Seed dormancy is a mechanism that prevents seeds from germinating under unfavorable conditions such as low temperatures, insufficient moisture, or lack of light. Here are some factors:
Scarification: This refers to the process of breaking or weakening the seed coat, which can be done through mechanical means (such as scratching or filing the seed coat) or chemical means (such as soaking in acid). Scarification can help to permeate water and oxygen into the seed, which can trigger germination.
Stratification: This refers to the process of exposing seeds to a period of cold and moist conditions, such as in a refrigerator or outdoors during winter. This mimics the natural winter conditions that some seeds require in order to germinate.
Fire or smoke: Some seeds, particularly those from plants that grow in fire-prone areas, require exposure to heat or smoke in order to break seed dormancy.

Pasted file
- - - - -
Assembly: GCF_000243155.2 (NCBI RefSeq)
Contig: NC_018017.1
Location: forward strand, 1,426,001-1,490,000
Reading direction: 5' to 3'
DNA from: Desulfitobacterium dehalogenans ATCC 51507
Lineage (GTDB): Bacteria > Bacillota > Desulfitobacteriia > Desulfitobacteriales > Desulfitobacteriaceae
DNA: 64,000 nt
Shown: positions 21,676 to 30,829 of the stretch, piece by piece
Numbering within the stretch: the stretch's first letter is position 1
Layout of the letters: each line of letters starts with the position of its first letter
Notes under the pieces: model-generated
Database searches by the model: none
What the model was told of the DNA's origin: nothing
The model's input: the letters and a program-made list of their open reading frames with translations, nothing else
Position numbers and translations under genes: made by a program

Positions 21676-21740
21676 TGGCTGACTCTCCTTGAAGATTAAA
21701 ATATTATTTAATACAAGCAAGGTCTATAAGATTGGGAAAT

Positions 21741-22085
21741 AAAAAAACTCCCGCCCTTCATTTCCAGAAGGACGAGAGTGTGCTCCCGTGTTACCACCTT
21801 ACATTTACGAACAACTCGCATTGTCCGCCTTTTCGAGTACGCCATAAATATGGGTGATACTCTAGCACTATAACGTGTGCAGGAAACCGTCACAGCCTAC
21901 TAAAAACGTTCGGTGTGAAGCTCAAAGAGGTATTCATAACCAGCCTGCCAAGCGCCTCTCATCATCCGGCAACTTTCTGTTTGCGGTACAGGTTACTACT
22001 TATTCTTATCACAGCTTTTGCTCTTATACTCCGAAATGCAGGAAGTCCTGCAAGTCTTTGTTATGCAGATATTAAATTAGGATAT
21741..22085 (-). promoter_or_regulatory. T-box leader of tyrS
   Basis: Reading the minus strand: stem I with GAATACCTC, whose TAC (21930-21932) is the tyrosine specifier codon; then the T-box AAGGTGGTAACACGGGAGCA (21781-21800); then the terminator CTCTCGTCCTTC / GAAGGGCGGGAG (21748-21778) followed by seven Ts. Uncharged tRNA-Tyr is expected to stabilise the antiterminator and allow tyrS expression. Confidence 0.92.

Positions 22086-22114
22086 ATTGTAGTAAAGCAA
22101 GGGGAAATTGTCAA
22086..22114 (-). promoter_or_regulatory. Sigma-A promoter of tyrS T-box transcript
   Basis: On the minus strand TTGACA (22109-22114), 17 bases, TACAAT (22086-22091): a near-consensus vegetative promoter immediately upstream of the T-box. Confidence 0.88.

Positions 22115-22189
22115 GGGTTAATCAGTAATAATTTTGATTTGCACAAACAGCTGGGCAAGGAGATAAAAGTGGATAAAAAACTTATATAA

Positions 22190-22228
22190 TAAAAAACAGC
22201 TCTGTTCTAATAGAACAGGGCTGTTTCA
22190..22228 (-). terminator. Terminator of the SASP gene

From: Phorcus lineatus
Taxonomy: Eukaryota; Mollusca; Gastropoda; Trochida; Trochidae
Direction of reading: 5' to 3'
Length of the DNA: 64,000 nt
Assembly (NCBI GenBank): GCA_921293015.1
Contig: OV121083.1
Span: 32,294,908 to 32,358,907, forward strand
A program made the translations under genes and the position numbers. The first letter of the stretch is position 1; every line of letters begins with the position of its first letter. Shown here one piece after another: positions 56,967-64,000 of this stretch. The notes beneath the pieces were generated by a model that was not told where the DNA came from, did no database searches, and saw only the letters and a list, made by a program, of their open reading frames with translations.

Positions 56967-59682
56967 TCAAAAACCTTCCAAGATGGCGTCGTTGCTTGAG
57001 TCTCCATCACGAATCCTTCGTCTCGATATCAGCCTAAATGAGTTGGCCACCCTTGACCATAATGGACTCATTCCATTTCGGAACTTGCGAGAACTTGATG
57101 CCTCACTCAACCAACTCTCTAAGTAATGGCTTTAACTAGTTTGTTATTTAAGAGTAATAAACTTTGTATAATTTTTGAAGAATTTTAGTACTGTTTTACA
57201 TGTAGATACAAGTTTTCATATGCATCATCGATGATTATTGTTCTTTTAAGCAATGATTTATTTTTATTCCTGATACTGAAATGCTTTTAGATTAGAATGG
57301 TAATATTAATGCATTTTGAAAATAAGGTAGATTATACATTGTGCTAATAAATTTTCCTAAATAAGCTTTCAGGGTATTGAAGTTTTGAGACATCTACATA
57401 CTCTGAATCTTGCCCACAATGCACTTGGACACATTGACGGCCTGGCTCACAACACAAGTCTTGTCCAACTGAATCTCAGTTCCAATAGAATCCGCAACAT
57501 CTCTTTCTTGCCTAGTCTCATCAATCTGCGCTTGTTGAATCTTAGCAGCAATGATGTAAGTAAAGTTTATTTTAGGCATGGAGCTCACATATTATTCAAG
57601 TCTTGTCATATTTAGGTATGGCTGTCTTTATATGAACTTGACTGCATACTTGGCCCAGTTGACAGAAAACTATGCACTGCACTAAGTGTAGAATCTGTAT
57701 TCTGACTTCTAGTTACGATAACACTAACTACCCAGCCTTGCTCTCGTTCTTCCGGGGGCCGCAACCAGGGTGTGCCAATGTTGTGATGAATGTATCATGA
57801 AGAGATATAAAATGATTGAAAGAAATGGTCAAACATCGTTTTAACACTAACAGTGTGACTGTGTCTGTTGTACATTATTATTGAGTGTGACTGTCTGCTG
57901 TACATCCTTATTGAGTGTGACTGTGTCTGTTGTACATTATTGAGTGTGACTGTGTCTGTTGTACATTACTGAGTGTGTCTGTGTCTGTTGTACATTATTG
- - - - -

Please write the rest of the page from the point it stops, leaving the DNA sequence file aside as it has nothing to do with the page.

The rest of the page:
Light: Some seeds require exposure to light in order to germinate. This is known as photodormancy.
Hormonal changes: The plant hormone gibberellin is often involved in breaking seed dormancy, either by being produced naturally by the seed or by being applied externally to the seed.
Aging: Some seeds require a period of time to pass before they can germinate, as the seed coat may harden and become impermeable to water and oxygen. This is known as after-ripening.
All seeds have the same dormancy requirements, and some seeds may require multiple factors to trigger germination.